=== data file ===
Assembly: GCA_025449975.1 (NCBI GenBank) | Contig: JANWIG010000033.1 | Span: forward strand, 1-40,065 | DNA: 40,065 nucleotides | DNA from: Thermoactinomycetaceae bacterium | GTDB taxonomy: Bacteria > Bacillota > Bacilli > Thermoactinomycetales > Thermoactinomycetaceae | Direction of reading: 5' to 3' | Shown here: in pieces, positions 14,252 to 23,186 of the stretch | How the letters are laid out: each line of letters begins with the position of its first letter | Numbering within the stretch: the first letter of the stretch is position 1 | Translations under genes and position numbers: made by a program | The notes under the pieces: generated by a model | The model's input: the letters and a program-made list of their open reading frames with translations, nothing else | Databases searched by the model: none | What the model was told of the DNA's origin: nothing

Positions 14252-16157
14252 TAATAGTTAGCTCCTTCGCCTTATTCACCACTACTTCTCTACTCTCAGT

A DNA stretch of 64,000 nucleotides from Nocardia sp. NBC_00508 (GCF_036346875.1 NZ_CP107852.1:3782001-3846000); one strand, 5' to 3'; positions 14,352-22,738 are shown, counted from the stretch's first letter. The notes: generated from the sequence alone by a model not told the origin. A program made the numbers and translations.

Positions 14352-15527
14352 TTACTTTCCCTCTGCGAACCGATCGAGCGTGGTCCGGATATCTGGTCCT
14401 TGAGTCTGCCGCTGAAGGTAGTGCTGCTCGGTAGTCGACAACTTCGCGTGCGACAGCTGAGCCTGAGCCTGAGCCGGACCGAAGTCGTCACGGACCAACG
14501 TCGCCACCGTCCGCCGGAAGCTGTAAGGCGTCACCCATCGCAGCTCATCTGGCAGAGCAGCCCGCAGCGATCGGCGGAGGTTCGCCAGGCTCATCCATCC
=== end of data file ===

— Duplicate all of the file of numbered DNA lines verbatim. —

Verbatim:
Assembly: GCA_025449975.1 (NCBI GenBank) | Contig: JANWIG010000033.1 | Span: forward strand, 1-40,065 | DNA: 40,065 nucleotides | DNA from: Thermoactinomycetaceae bacterium | GTDB taxonomy: Bacteria > Bacillota > Bacilli > Thermoactinomycetales > Thermoactinomycetaceae | Direction of reading: 5' to 3' | Shown here: in pieces, positions 14,252 to 23,186 of the stretch | How the letters are laid out: each line of letters begins with the position of its first letter | Numbering within the stretch: the first letter of the stretch is position 1 | Translations under genes and position numbers: made by a program | The notes under the pieces: generated by a model | The model's input: the letters and a program-made list of their open reading frames with translations, nothing else | Databases searched by the model: none | What the model was told of the DNA's origin: nothing

Positions 14252-16157
14252 TAATAGTTAGCTCCTTCGCCTTATTCACCACTACTTCTCTACTCTCAGT

A DNA stretch of 64,000 nucleotides from Nocardia sp. NBC_00508 (GCF_036346875.1 NZ_CP107852.1:3782001-3846000); one strand, 5' to 3'; positions 14,352-22,738 are shown, counted from the stretch's first letter. The notes: generated from the sequence alone by a model not told the origin. A program made the numbers and translations.

Positions 14352-15527
14352 TTACTTTCCCTCTGCGAACCGATCGAGCGTGGTCCGGATATCTGGTCCT
14401 TGAGTCTGCCGCTGAAGGTAGTGCTGCTCGGTAGTCGACAACTTCGCGTGCGACAGCTGAGCCTGAGCCTGAGCCGGACCGAAGTCGTCACGGACCAACG
14501 TCGCCACCGTCCGCCGGAAGCTGTAAGGCGTCACCCATCGCAGCTCATCTGGCAGAGCAGCCCGCAGCGATCGGCGGAGGTTCGCCAGGCTCATCCATCC